The social upheavals of the 1960s, combined with the ramifications of the Wolfenden Report in Britain and, especially, the Klippert case in the Northwest Territories in 1967, led to a demand for the decriminalization of homosexual acts between consenting adults in private. [6]

Pierre Trudeau, as Minister of Justice, introduced the first version of the sexual offences reform bill in December of 1967. These reforms were included in the 1969 omnibus criminal reform bill, C-150, which was passed on May 14. [7]

Six weeks later, on the night of June 27, the New York Police Department launched a routine raid on a Greenwich Village after-hours bar called the Stonewall Inn, with the most unforeseen consequences. [8] North of the border, the new amendments to the Canadian Criminal Code quietly came into effect in August, and on October 24, Canada's first overtly gay organization, the University of Toronto Homophile Association, was formed.

The rest, as they say, is history.


Much of the information in these notes comes from Don McLeod's Lesbian and Gay Liberation in Canada: A Selected Annotated Chronology, 1964 - 1975. Another comprehensive source for the period (as well as earlier and later) is Gary Kinsman's The Regulation of Desire: Homo and Hetero Sexualities (Black Rose Books, second edition 1996; the 1987 edition had been subtitled Sexuality in Canada. See a review online).
(McLeod (publication & order info): http://www.clga.ca/About/publish/mcleod.htm)
(Review of Kinsman: http://www.clga.ca/Material/Books/docs/regdes.htm)

Nineteen sixty four was also the year that saw, as Don McLeod says, what are "believed to be the first full-scale articles in a mainstream Canadian publication to take a generally positive view of homosexuality" -- Sidney Katz's "The Homosexual Next Door" and "The Harsh Facts of Life in the 'Gay' World", in Maclean's, Feb 22 and Mar 7.

  1. For references to more information on ASK, see Don McLeod's chronology entry for Apr 1964. Lawyer Douglas Sanders, with ASK in 1964, continued his activism into the 1990s, with the International Lesbian and Gay Association.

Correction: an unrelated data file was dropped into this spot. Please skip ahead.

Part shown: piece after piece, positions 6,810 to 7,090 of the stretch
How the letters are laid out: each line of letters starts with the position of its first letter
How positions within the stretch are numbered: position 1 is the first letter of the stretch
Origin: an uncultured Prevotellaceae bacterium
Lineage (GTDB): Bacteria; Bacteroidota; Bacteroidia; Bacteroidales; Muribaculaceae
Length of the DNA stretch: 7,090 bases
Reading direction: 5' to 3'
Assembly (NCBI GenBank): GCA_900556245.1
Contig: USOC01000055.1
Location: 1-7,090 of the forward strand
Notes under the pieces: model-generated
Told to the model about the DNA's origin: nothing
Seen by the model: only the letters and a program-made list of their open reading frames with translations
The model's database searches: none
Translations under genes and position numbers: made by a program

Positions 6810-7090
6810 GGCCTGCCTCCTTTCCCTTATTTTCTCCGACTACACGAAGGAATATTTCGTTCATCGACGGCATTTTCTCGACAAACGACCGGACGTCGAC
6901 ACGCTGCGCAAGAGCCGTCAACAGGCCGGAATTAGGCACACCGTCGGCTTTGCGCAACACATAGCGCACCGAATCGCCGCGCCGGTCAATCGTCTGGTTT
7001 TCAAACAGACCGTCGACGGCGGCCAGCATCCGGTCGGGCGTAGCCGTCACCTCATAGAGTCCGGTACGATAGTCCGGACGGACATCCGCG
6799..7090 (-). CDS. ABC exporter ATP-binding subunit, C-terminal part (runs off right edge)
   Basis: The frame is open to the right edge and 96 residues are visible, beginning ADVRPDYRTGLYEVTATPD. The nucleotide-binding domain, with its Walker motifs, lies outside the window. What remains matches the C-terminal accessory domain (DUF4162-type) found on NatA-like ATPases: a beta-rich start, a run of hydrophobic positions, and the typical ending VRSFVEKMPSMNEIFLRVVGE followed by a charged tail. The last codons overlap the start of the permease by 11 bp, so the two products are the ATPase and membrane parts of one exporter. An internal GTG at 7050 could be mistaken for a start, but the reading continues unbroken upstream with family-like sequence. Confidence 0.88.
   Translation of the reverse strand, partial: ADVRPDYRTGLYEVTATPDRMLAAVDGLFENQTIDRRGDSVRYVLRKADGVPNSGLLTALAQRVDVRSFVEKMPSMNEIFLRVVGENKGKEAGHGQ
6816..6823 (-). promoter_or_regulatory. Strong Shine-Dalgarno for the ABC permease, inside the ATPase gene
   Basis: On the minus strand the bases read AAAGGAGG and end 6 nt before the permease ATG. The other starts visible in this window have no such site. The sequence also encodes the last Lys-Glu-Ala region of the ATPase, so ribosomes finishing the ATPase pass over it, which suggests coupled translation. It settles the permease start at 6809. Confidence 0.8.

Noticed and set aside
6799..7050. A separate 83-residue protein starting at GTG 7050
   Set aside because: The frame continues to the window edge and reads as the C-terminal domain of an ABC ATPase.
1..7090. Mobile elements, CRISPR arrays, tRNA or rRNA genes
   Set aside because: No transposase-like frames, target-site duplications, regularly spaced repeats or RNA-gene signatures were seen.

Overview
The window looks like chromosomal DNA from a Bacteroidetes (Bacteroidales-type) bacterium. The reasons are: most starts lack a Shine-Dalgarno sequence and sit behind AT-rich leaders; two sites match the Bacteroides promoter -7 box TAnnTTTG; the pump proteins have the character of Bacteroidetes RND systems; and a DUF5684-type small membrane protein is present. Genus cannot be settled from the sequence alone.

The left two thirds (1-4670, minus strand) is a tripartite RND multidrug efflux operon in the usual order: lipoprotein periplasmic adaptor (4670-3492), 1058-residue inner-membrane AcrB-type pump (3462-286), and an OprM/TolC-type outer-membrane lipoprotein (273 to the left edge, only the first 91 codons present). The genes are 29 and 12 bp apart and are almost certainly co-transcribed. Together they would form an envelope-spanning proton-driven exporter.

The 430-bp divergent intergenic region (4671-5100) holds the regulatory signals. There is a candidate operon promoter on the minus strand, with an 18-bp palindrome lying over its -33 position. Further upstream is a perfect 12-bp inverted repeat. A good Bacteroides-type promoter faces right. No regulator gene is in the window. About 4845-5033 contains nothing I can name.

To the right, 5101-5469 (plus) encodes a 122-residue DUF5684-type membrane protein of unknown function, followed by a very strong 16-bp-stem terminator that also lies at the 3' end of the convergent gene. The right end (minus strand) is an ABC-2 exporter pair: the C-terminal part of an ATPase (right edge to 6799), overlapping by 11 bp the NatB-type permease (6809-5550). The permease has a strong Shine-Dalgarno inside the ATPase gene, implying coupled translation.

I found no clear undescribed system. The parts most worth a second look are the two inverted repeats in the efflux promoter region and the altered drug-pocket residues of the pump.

While ASK was the first formally organized homophile group in Canada -- involving a number people, both men and women -- there were earlier activists (most notably James Egan, whose work went back to 1949) and even one-person organizations. The Committee on Social Hygiene had been formed by Garfield D. Nichol (pseudonym of Gary Nichols) in Stittsville, Ontario in 1963, "to quietly lobby," as Don McLeod says, "for reforms to the Canadian Criminal Code."

    For more, see the Archives' vertical file on the Committee on Social Hygiene, and its extensive material on James Egan. Online, see an article on James Egan in Lesbian and Gay Archivist, Number 12. ASK Newsletter is on file in the lesbian and gay periodical collection of the Archives -- as are Gay and Two.
    (Egan article: http://www.clga.ca/About/LGArchivist/v12/egan.htm)
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  2. Kamp was also publisher of Gay Giggle (ca. 1964) and The Male Nude (ca. 1964 - 1968). From 1965 to the early 1970s it also operated K.K. (or K & K) Books, at 292 Yonge Street, which at the time had the largest collection of gay-oriented stock in Canada.

    The Melody Room, and the Music Room (from 1962; opened as the Maison de Lys in 1961) at 575 Yonge Street, were the creation of Sara Ellen Dunlop and co-owner Richard Kerr. Kerr also ran K.K. Books. Dunlop, a force in women's music and later founder of the original Mama Quilla band, died of cancer in 1978. See John Forbes's memory of her, and of the Music Room, in The Body Politic, # 41, Mar 1978, p 16.

    Katz, in Maclean's in 1964, noted that "The Club" on Yonge Street (the Music Room, though he did not name it) had 700 members, and another 700 regular guests. Both clubs closed in 1966, though from the mid-1970s 457 Church Street went through many later lesbian and / or gay incarnations -- as Together, Tanks, The 457, The Bulldog, and The Black Eagle. See a July 1997 photo of the site in "Some random shots", linked from Church & Wellesley: Photos.